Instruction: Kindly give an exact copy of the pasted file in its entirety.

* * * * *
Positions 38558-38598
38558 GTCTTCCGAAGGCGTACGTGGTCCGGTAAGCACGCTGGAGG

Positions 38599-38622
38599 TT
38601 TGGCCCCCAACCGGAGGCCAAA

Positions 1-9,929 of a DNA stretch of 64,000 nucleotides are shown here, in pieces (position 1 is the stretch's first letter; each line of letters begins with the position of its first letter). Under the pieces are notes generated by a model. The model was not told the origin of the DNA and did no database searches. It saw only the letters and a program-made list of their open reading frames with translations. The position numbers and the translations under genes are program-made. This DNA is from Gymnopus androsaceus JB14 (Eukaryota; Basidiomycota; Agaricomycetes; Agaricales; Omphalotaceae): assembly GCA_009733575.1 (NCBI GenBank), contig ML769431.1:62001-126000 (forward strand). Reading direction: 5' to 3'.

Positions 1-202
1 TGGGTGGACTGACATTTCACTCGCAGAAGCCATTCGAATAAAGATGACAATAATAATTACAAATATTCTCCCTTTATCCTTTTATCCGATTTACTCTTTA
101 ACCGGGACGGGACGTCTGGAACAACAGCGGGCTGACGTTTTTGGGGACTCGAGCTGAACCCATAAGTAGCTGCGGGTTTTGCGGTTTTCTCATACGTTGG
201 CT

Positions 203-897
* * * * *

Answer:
Positions 38558-38598
38558 GTCTTCCGAAGGCGTACGTGGTCCGGTAAGCACGCTGGAGG

Positions 38599-38622
38599 TT
38601 TGGCCCCCAACCGGAGGCCAAA

Positions 1-9,929 of a DNA stretch of 64,000 nucleotides are shown here, in pieces (position 1 is the stretch's first letter; each line of letters begins with the position of its first letter). Under the pieces are notes generated by a model. The model was not told the origin of the DNA and did no database searches. It saw only the letters and a program-made list of their open reading frames with translations. The position numbers and the translations under genes are program-made. This DNA is from Gymnopus androsaceus JB14 (Eukaryota; Basidiomycota; Agaricomycetes; Agaricales; Omphalotaceae): assembly GCA_009733575.1 (NCBI GenBank), contig ML769431.1:62001-126000 (forward strand). Reading direction: 5' to 3'.

Positions 1-202
1 TGGGTGGACTGACATTTCACTCGCAGAAGCCATTCGAATAAAGATGACAATAATAATTACAAATATTCTCCCTTTATCCTTTTATCCGATTTACTCTTTA
101 ACCGGGACGGGACGTCTGGAACAACAGCGGGCTGACGTTTTTGGGGACTCGAGCTGAACCCATAAGTAGCTGCGGGTTTTGCGGTTTTCTCATACGTTGG
201 CT

Positions 203-897